Michael: Yeah, I know. And then it’s like you stumble on Arduino, you’re like, “man it’s so much easier with this.”

Amr Saleh: Yeah, to get a bootloader board, and a debugger, I mean the Arduino has got all of this in one board, and the support is huge. What I most like about Arduino is the community behind it and you can never ask a question and not find the answer on the internet.

Michael: Yeah I know, that’s fantastic. I think that’s really one of the, if not the most biggest asset of Arduino is the huge user base and the support community. It’s great.

Amr Saleh: Yeah.

Michael: So this really boiled out of a project that you were doing in college then with just some friends, essentially?

Amr Saleh: Not really. We were working on a graduation project and we built a but we pivoted to the idea of 1Sheeld. The idea we were working on was not related to Arduino although it’s in the electronics field. We were working on something called Smart Bread Board, which is a bread board that you program it electronically instead of using all the wires on a bread board, you do this through a switch matrix. But we pivoted the idea into 1Sheeld.

Michael: Okay, that’s neat. How did you float 1Sheeld, was it a Kickstarter that you ended up doing then?

Amr Saleh: Yeah, exactly. My colleague, Islam, had the idea of developing 1Sheeld. We also crafted a campaign on Kickstarter it went successful because we asked for $10,000 and got $85,000.

Michael: Nice. How long ago was that? How long has 1Sheeld been going now?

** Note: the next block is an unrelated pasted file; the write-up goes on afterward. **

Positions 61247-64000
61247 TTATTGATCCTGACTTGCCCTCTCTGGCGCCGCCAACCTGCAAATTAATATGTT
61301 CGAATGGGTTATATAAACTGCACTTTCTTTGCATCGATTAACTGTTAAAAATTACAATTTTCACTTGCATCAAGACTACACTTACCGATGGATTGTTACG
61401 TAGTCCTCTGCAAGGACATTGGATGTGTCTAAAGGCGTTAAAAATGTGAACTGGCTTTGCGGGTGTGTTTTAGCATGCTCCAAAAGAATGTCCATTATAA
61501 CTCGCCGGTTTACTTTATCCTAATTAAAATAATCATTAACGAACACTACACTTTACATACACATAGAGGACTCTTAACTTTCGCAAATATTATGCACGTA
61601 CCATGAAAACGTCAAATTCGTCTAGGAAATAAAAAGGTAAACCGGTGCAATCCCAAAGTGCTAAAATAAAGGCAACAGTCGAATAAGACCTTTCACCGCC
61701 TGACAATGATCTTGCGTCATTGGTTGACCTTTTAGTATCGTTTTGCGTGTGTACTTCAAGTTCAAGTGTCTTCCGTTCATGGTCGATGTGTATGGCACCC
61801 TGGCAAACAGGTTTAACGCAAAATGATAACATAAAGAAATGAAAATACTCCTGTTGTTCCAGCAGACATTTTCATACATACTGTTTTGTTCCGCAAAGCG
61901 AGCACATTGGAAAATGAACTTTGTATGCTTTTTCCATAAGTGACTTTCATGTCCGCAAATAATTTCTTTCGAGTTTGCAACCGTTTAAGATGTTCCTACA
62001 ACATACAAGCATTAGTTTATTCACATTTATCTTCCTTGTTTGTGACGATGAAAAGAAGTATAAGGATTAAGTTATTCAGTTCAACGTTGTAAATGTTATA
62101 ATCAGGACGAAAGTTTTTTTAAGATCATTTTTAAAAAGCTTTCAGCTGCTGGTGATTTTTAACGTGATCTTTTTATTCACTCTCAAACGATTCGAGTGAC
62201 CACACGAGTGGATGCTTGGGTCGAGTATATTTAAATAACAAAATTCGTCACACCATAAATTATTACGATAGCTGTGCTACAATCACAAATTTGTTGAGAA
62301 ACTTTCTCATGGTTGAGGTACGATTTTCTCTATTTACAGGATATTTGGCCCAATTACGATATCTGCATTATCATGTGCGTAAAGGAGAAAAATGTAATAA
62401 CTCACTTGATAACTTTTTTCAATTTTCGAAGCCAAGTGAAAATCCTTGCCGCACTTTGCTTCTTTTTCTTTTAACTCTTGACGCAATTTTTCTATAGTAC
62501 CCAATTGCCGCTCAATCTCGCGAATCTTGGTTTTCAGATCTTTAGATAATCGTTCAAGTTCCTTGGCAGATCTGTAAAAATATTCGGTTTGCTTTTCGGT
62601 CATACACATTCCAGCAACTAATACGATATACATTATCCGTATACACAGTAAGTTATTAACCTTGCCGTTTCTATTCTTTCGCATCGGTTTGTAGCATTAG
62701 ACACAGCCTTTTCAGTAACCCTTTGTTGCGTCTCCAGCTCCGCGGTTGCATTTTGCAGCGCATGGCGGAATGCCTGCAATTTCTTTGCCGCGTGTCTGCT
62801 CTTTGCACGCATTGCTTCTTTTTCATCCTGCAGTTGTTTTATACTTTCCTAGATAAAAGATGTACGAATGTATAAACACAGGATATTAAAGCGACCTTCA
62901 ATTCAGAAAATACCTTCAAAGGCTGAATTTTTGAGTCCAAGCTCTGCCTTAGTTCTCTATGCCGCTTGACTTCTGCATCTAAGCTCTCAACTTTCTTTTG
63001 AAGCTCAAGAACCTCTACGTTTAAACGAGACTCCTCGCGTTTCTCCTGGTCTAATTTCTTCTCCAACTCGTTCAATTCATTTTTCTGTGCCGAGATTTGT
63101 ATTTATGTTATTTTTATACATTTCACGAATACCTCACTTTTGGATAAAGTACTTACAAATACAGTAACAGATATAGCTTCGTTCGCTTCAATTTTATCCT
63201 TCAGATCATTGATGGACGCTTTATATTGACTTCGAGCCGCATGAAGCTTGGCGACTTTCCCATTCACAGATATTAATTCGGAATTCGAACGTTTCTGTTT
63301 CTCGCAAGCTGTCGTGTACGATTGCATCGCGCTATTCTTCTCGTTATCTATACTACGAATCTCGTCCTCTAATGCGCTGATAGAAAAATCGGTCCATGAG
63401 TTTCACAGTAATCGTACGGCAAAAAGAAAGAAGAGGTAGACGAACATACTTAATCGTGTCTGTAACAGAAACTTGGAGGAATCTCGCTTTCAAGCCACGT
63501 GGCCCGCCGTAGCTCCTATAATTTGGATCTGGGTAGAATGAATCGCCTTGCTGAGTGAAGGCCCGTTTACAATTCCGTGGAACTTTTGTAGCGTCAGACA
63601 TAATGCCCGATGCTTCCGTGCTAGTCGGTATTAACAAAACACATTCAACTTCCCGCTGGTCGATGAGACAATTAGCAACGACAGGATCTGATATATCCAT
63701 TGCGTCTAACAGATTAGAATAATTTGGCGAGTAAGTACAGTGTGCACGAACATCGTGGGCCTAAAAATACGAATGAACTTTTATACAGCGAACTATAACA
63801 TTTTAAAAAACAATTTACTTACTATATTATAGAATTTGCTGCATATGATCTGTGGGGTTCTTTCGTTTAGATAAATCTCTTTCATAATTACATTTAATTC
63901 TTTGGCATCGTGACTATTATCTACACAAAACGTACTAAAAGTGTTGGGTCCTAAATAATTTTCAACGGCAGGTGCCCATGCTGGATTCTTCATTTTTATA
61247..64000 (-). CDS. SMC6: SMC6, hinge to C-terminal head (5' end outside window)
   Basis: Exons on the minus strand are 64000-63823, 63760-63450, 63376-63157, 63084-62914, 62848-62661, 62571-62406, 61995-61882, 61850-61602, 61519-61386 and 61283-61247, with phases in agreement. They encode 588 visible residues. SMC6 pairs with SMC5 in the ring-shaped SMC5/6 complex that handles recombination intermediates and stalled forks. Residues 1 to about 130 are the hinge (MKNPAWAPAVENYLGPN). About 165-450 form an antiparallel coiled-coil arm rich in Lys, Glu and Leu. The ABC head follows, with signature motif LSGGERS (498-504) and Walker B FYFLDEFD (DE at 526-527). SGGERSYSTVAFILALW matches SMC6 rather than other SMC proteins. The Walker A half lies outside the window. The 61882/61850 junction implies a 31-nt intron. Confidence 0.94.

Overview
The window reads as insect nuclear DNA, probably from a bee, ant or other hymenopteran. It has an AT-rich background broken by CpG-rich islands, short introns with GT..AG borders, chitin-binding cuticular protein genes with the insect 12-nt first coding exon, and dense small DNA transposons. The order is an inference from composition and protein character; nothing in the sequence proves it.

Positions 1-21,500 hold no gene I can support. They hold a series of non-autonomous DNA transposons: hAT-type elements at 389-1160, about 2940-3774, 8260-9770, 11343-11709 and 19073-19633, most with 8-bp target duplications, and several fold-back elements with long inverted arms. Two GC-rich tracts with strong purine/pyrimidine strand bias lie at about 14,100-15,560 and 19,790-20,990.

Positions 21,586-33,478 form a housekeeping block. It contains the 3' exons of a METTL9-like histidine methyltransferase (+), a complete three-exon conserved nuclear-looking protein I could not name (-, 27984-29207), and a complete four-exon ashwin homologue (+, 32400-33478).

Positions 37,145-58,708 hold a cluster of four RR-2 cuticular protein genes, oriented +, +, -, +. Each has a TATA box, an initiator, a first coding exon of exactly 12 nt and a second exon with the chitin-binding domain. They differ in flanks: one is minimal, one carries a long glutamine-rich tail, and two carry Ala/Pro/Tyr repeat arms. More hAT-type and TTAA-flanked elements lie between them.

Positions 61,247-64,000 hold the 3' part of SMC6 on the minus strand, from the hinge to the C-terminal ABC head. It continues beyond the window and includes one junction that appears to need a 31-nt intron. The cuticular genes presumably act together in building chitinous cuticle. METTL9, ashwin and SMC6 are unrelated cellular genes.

Amr Saleh: That was in May 2013 1Sheeld was shipped in the market in May 2014.

Michael: That was a pretty quick production run then it seems like a pretty good turnaround time. That’s neat. So I’m sure 1Sheeld’s been on a journey since then. Could you kind of just explain 1Sheeld to somebody who might be listening who’s kind of just getting into Arduino and they’re maybe looking at some different Arduino shields trying to think about what might help them in prototyping. What exactly does 1Sheeld do?

Amr Saleh: Sure, well if you’re into Arduino in your early stages, you might do an LED project, you might do a push button. But then when you start building projects at home or University projects, you get into some more details, it requires shields and modules like you said. An Arduino shield is an accessory board that sits on top of the Arduino and it provides you with a certain function. GPS shield provides you with a way to detect location and trigger the hardware to do something based on these locations, whereas an accelerometer sensor measures the acceleration and you can connect it to Arduino very very easily.

So what 1Sheeld does is, instead of buying all of these modules and all of these shields, this one cost you $19, this one is expensive because this is a GSM shield perhaps would cost you more than $50 and so. We combined all these shields. If you put all of these sensors, all of these hardware capabilities, you find that almost everything is already existing in your smartphone. So what we did is we treat the smartphone as an Arduino shield. It’s actually a list of Arduino shields because the smartphone has a GPS shield, an accelerometer sensor, touch screen, access to the internet so you have Twitter. You can log that on the smartphone, on the storage of the phone.